Slemp: Savings from Wise Works beyond $1 million

February 13, 2020

As of this week, Wise County’s Wise Works alternative sentencing program has saved local taxpayers more than $1 million, according to Commonwealth Attorney Chuck Slemp.

Wise Works allows low-risk nonviolent offenders to avoid jail time by completing community service work, Slemp noted in a Monday morning press release.

The county board of supervisors created the program in late 2017 at Slemp’s request.

Program Director Teddy Bishop supervises offenders, Slemp noted, and works closely with the court, local job sites, prosecutors and probation officers. Participants are subject to random drug tests. Also, participants can get substance abuse counseling or treatment, job skills training, daily living skills help, GED courses and workforce development opportunities.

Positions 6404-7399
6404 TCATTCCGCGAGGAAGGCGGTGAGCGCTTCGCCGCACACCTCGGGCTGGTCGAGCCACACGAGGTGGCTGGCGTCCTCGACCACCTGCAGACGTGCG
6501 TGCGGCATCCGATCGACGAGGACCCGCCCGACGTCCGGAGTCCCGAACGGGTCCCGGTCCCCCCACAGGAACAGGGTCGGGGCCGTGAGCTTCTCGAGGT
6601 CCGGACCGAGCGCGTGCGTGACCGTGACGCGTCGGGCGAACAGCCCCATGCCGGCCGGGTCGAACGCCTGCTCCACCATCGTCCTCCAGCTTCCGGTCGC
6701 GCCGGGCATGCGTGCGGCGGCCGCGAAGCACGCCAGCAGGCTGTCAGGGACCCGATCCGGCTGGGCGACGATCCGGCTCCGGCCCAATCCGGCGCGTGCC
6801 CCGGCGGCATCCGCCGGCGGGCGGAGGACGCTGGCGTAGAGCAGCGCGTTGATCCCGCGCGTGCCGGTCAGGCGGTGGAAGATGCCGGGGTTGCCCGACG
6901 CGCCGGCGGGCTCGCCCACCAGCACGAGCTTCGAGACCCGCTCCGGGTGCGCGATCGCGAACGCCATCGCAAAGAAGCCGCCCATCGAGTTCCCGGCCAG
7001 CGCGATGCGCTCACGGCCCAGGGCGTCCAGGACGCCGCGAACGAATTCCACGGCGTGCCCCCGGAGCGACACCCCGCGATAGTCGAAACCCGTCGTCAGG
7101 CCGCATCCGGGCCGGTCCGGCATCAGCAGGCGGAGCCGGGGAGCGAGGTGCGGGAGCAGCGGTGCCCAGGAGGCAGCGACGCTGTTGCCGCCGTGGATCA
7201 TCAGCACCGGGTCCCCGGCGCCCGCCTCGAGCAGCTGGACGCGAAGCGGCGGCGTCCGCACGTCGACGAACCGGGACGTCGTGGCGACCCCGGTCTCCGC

Currently, 55 participants are working at job sites including the county animal shelter, Big Stone Gap parks and recreation, the county redevelopment and housing authority, Salvation Army, the county school system and the towns of Appalachia, Big Stone Gap, Pound and St. Paul.

The $1 million mark represents a reduction in the daily cost of incarcerating offenders, coupled with estimated labor cost savings for participating localities and organizations, Slemp explained.